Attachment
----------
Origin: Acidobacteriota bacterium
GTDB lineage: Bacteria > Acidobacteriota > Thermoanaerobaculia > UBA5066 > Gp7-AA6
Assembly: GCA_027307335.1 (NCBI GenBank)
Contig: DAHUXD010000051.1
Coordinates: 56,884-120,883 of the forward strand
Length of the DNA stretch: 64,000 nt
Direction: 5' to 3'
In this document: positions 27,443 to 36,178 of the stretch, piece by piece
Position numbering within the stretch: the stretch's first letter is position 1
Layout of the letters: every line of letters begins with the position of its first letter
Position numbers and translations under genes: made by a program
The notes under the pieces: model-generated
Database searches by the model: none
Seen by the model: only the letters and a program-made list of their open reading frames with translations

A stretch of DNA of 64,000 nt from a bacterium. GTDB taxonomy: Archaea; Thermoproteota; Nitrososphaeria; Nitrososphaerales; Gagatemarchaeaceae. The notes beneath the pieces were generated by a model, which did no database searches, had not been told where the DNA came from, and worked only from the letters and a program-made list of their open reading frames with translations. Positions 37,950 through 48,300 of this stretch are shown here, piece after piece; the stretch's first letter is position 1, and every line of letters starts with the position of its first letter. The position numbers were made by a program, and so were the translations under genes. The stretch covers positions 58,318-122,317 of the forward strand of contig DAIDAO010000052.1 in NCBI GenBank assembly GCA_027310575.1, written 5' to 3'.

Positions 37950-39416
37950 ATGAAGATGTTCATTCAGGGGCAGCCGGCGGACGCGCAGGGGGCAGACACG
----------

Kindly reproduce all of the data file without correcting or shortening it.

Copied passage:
Origin: Acidobacteriota bacterium
GTDB lineage: Bacteria > Acidobacteriota > Thermoanaerobaculia > UBA5066 > Gp7-AA6
Assembly: GCA_027307335.1 (NCBI GenBank)
Contig: DAHUXD010000051.1
Coordinates: 56,884-120,883 of the forward strand
Length of the DNA stretch: 64,000 nt
Direction: 5' to 3'
In this document: positions 27,443 to 36,178 of the stretch, piece by piece
Position numbering within the stretch: the stretch's first letter is position 1
Layout of the letters: every line of letters begins with the position of its first letter
Position numbers and translations under genes: made by a program
The notes under the pieces: model-generated
Database searches by the model: none
Seen by the model: only the letters and a program-made list of their open reading frames with translations

A stretch of DNA of 64,000 nt from a bacterium. GTDB taxonomy: Archaea; Thermoproteota; Nitrososphaeria; Nitrososphaerales; Gagatemarchaeaceae. The notes beneath the pieces were generated by a model, which did no database searches, had not been told where the DNA came from, and worked only from the letters and a program-made list of their open reading frames with translations. Positions 37,950 through 48,300 of this stretch are shown here, piece after piece; the stretch's first letter is position 1, and every line of letters starts with the position of its first letter. The position numbers were made by a program, and so were the translations under genes. The stretch covers positions 58,318-122,317 of the forward strand of contig DAIDAO010000052.1 in NCBI GenBank assembly GCA_027310575.1, written 5' to 3'.

Positions 37950-39416
37950 ATGAAGATGTTCATTCAGGGGCAGCCGGCGGACGCGCAGGGGGCAGACACG